The Toronto Raptors have named Masai Ujiri as the new franchise General Manager. The Nigerian-born former player further highlights the globalization of the NBA.
Fresh from being named the NBA’s Executive of the Year for his work with the Denver Nuggets as Executive Vice-President of Basketball Operations, Ujiri will now run the day-to-day operations of the Raptors. He will replace Toronto GM Bryan Colangelo, who has been promoted to become the President of the franchise.
Ujiri will now re-join the Raptors after spending 3 years with the team as director of global scouting from 2007 until 2010. The new GM said that he was delighted to be back in Toronto with the Raptors:
“To come back to the Raptors, to live in such a great city, and work in an organization that has committed all the resources necessary to win championships was a huge factor in the decision,” said Ujiri. “I have already developed a great relationship with Tim Leiweke and I can’t wait to get back to Canada to build a team that is poised to take the next step in the NBA.”
A native of Zaria, Nigeria, Masai Ujiri had an early fascination with football that was quickly replaced by Basketball. His passion was for the NBA and this fuelled his development from outdoor courts in the dusty streets of Zaria to the indoor courts of the professional game. Although never able to get into the NBA as a player, Ujiri did enjoy a moderate career in Europe and beyond, before entering the NBA with the Denver Nuggets in 2003 as part of the off-court team.
Despite this, the story of Masai Ujiri is not a unique tale, not in an NBA that has increasingly expanded its horizons over the last decade and found that there is a world of Basketball out there. So what was the catalyst for this globalization? It was certainly not always like this, but like many culture changes in sport or beyond, there was a tipping point.
There had been a steady drip of foreign talent into the NBA for a number of years around the turn of the century, most notably Manu Ginobili (drafted 1999), Dikembe Mutombo (1991), Yao Ming (2002), Tony Parker (2001), Pau Gasol (2001), Steve Nash (1996), and Dirk Nowitzki (1999). These players proved to be huge stars in their own right, and of course, many of them still represent the best of foreign talent in the NBA.
However, for the most part, the blockbuster players listed above were exceptions and not the rule. In other words, they were the best of the best from their countries or continents; they did not represent an influx of talent from outside the United States. The NBA only started to look at foreign leagues as viable sources of consistent talent when the United States suffered a rude awakening at the 2004 Olympic Games in Athens, the tipping point I mentioned earlier.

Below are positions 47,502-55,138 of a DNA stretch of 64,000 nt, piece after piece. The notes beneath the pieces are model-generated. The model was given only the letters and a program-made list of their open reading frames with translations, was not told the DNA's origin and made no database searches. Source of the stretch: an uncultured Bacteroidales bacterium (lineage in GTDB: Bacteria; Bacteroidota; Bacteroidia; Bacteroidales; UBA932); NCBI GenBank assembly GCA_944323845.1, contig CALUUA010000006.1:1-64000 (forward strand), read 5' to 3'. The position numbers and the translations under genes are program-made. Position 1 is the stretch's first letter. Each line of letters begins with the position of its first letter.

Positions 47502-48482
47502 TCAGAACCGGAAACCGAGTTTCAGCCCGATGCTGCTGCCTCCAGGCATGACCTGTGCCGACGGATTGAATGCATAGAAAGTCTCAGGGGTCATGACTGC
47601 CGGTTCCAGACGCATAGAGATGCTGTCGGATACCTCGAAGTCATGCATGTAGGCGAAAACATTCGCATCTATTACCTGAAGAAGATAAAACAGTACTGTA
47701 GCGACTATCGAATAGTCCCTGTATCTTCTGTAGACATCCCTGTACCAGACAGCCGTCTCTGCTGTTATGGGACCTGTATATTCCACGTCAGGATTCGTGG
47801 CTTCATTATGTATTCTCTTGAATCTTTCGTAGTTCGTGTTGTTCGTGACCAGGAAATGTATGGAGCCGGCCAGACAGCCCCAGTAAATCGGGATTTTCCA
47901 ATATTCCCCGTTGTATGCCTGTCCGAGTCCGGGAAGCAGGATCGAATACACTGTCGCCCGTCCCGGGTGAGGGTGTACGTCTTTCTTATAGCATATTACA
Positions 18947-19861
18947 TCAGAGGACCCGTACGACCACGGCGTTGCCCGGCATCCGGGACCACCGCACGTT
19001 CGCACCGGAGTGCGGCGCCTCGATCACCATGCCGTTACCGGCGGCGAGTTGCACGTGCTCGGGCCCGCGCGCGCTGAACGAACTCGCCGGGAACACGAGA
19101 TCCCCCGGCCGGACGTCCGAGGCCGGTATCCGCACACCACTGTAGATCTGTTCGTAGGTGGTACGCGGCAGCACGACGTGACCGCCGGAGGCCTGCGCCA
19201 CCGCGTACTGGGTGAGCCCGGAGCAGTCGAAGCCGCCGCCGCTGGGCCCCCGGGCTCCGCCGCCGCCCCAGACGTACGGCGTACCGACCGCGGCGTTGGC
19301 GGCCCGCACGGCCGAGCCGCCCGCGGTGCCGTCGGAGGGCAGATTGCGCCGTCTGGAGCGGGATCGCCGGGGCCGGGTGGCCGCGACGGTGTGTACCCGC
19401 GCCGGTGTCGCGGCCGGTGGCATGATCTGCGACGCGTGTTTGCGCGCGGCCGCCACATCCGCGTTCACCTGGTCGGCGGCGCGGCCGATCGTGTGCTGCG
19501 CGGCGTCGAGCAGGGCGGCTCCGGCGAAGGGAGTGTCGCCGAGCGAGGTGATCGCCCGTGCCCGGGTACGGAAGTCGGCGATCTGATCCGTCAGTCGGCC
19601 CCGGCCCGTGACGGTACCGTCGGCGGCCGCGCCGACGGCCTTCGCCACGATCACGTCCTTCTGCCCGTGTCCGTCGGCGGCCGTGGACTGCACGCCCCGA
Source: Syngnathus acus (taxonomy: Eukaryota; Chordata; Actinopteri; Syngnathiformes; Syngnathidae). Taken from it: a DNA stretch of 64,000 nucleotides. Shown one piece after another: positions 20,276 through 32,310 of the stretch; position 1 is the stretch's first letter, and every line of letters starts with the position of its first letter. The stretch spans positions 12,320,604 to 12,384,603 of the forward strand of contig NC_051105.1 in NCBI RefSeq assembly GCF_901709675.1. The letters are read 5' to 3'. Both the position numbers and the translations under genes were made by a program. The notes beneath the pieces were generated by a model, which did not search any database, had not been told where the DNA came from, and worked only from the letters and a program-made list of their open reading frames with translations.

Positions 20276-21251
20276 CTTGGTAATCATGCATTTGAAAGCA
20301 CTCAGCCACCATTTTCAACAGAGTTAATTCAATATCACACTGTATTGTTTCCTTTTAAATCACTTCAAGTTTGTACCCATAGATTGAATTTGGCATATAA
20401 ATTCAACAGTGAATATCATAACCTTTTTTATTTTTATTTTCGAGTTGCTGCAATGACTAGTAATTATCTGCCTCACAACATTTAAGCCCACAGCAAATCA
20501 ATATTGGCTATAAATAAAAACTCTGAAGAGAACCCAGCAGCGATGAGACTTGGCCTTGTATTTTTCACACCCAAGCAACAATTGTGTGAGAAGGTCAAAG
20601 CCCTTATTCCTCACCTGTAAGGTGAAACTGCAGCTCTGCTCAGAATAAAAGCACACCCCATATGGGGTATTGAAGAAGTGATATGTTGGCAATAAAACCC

The simple truth is that the United States enters each Olympics expected to win gold, and so it should with the pool of talent and wealth at the nation’s disposal. However, in sport, it is not wise to let your players think this too, as the result can be complacency. Were the players for the United States complacent when they only managed a third-place bronze in the 2004 Olympics? It is debatable, but on top of any complacency foreign rivals had become better.
Argentina, the gold medallists were driven by established NBA star Manu Ginobili but also had a good team of solid pros, it is worth mentioning that Basketball is huge in Argentina. Other countries such as Spain, Greece, Russia, and Brazil also emerged with better quality and driven players, and in terms of European teams, the continental pro setup had become more organized and talent development more emphasized.
Admittedly, in the 2004 Olympics, the United States was minus star names such as Shaquille O’Neal, Kobe Bryant, Kevin Garnett, and Jason Kidd, but nevertheless, the loss was a shock to America’s sense of ownership of the global sport. Now the United States was awake to the fact that Basketball was a major sport in other countries too, and even if some in the NBA already knew it, now they knew just how big.
So started a shift in the recruiting strategy of franchises in the NBA, now scouts would focus on the European game more, try to spot talent away from the United States, and in some cases see how other leagues could be good stepping stones for US-based players into the NBA. This has meant more foreign players than ever in the league, 84 from 37 countries for the 2012/2013 season to be exact. It has also meant a growing representation of foreign people involved in the running of NBA franchises, such as newly appointed Raptors GM Masai Ujiri.
More than this, the NBA saw that there was a huge demand for Basketball in other countries and that it was not just Americans who loved the sport. Of course, as a business, the NBA could see the dollar signs rolling at the potential of marketing the brand in these Basketball loving nations. Europe was targeted as a potential avenue for NBA growth with an ambitious plan in 2009 to create a European NBA league where the winner would enter the Play-Offs of the NBA proper.
That outlandish proposition has not come to fruition, but the NBA has branched out by playing regular-season games in European countries. These have already proved hugely successful and we can certainly expect to see more of them through the years as the NBA continues its globalization.